That Nagging Feeling: How God Uses Restlessness

That Nagging Feeling: How God Uses Restlessness

Posted by Jacob Hudgins on Oct. 29, 2021

Job complained, “When I lie down, I say, ‘When shall I arise?’ But the night continues, and I am continually tossing until dawn” (Job 7:4). When we experience similar restlessness, the sensation that things are not as they should be can serve as fuel for our spiritual lives. 

For in this tent we groan, longing to put on our heavenly dwelling (2 Cor. 5:2). 

New Testament writers frequently instruct us to be peaceful and content. We have made peace with God (Rom. 5:1)—resolving the great issue of our lives—and we can spread this peace to our relationships (Rom. 12:18; Matt. 5:9). Christians are taught to be content in any circumstances, silencing carnal ambitions (Phil. 4:13, Heb. 13:5, 1 Tim. 6:6-8). This serenity is one of the great blessings Jesus offers us. 

Yet peace can lead us to feel that the crisis has passed. We might be tempted to put our feet up and wait for Jesus to return. New Testament Christians are not so! They live with a holy restlessness. They are continually aware of their need for God, their immaturity, and the fallen state of the world. They hold a nagging feeling that things are not as they should be. These thoughts do not produce peace but hunger and passion. How does God use restlessness? 

To Awaken Us to Our Need 

The rich young ruler approaches Jesus, both running and kneeling (Mark 10:17) with a burning question on his heart. “Teacher, what good deed must I do to have eternal life?” (Matt. 19:16). After he establishes that he has kept Moses’s commands, he gives voice to his deeper concern: “What do I still lack?” (Matt. 19:20). He knows he is missing something, and God uses that restlessness to bring him to Jesus for the truth about his condition.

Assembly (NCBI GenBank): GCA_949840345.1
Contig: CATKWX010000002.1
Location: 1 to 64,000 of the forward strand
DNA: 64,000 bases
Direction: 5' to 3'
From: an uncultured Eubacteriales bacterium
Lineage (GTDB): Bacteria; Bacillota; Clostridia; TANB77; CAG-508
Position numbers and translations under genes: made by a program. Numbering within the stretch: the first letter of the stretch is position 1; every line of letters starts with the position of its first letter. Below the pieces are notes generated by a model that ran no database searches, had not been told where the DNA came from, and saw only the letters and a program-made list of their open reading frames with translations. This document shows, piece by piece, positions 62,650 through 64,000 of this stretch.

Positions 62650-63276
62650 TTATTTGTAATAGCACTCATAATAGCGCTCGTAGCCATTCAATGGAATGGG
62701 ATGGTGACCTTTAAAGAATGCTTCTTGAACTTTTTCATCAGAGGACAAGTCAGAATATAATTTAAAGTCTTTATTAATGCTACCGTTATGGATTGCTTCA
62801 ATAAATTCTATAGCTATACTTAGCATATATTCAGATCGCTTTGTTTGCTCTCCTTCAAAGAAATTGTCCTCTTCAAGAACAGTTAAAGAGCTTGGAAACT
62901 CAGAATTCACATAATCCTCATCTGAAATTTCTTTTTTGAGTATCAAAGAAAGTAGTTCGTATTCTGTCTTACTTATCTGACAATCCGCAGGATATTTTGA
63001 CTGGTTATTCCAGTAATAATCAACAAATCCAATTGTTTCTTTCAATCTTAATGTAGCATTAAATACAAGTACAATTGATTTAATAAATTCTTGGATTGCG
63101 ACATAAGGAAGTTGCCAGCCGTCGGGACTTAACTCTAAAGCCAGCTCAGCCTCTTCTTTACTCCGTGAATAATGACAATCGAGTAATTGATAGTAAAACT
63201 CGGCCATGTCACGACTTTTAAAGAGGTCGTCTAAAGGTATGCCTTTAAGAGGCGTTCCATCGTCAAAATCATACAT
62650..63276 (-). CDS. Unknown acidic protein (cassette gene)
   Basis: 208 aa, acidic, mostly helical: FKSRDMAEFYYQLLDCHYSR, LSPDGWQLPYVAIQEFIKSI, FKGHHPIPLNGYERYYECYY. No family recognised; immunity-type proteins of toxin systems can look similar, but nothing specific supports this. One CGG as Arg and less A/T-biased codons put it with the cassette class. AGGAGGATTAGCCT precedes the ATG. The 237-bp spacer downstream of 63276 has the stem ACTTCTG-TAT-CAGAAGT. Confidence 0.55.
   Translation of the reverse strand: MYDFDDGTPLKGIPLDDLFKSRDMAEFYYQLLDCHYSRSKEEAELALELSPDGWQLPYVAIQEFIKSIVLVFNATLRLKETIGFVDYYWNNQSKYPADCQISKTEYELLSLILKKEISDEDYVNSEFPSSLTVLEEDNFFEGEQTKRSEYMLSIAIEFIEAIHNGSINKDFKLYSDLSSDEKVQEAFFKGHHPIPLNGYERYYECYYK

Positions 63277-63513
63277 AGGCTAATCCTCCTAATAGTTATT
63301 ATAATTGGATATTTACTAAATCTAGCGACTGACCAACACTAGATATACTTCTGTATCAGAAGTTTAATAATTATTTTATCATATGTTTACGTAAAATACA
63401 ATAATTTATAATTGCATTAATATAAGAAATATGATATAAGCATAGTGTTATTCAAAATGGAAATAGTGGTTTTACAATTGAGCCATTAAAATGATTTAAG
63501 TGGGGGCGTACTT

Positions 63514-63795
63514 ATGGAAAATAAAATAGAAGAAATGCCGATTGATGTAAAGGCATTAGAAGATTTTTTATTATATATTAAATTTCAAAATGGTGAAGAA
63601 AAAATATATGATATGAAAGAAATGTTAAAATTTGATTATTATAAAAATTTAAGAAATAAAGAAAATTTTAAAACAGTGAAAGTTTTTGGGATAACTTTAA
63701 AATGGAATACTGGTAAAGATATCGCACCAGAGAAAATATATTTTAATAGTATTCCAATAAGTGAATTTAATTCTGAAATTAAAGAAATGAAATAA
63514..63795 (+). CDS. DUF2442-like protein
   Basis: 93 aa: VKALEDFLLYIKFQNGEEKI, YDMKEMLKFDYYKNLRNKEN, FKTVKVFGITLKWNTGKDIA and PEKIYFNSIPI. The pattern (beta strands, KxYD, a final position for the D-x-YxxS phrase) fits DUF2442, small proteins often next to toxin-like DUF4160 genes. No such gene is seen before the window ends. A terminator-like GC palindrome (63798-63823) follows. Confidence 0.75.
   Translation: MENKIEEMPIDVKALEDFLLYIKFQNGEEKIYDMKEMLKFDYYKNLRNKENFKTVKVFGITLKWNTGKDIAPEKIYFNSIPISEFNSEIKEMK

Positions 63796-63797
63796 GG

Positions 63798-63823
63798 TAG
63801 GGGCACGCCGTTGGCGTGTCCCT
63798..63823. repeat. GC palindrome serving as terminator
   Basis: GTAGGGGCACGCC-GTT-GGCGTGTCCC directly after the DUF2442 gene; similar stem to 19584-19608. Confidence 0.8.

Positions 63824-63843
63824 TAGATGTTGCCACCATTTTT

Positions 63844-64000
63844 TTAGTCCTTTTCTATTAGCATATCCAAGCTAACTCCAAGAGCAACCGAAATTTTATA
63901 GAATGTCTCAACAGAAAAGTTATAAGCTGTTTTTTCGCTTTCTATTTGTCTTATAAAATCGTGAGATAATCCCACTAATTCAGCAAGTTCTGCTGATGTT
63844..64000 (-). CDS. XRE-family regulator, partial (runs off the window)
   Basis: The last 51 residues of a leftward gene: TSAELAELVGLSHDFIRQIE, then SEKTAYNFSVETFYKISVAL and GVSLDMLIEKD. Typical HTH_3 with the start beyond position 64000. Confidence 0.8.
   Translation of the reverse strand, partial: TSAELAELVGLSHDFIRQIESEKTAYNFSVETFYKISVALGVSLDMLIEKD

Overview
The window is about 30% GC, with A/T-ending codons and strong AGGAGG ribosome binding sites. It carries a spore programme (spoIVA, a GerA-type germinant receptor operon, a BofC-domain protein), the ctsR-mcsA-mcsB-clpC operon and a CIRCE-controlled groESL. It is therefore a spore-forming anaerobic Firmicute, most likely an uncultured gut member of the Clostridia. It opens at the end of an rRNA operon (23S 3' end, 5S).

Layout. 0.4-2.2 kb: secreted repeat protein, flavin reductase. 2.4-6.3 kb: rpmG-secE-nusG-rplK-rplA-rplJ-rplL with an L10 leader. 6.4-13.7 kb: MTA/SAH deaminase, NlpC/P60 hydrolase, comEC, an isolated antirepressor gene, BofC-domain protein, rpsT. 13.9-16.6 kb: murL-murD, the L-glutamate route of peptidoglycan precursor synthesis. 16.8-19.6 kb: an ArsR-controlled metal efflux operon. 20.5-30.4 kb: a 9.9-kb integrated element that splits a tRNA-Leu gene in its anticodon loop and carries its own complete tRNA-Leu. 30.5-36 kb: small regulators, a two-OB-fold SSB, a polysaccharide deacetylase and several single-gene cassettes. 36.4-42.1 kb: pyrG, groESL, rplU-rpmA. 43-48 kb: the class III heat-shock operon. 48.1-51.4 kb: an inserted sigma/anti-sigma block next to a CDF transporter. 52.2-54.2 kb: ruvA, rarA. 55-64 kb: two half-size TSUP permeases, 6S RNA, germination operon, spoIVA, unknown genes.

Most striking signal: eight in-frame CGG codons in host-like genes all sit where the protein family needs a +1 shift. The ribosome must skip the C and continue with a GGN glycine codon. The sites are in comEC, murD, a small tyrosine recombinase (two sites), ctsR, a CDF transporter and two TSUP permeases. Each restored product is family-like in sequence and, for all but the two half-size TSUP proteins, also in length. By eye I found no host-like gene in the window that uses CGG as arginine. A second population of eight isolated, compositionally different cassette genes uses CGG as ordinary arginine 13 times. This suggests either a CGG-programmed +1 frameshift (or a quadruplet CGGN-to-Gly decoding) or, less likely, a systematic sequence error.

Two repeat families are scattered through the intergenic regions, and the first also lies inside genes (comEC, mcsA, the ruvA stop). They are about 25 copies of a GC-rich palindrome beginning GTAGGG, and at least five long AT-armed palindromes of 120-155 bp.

All people share that nagging feeling that we are not whole on our own; Jesus tells us why. “I am the bread of life; whoever comes to me shall not hunger, and whoever believes in me shall never thirst” (John 6:35). The reason we desperately search for meaning, pleasure, and love in so many places is that we are seeking something that only Jesus can provide. Solomon restlessly searches for meaning and discovers only God (Eccl. 12:13-14). The Athenians restlessly seek some new teaching to make sense of their existence (Acts 17:21). Only Jesus satisfies that nagging feeling that we are useless on our own (John 15:5), that we need a protector and guide (John 10:14), and that we are powerless in the face of an unavoidable death (John 11:25-26). If we are content with such deficiencies, then we never seek to resolve them. Restlessness awakens us to our need for God. 

To Drive Us to Grow 

After we come to Jesus for life, there is still a vast gulf between our character and “the measure of the stature of the fullness of Christ” (Eph. 4:13). We’re not there yet! Paul explains: “Not that I have already obtained this or am already perfect, but I press on to make it my own, because Christ Jesus has made me his own. Brothers, I do not consider that I have made it my own. But one thing I do: forgetting what lies behind and straining forward to what lies ahead, I press on toward the goal for the prize of the upward call of God in Christ Jesus” (Phil. 3:12-14). Paul has a passion for pursuing the character and perspective of Jesus because he hasn’t achieved it yet. Christians “press on” to a higher ground of maturity. 

Peter teaches Christians not to become satisfied with their current level of growth. He tells us to “make every effort to supplement your faith with virtue” (2 Pet. 1:5), gives a list of traits to pursue, and exhorts us to “be all the more diligent to confirm your calling and election” (2 Pet. 1:10). Aware of how far we are from the character of God, we exert diligence and effort. We refuse to rest on our laurels. God uses that nagging feeling that we are not what we should be to keep us from complacency. We’re not there yet!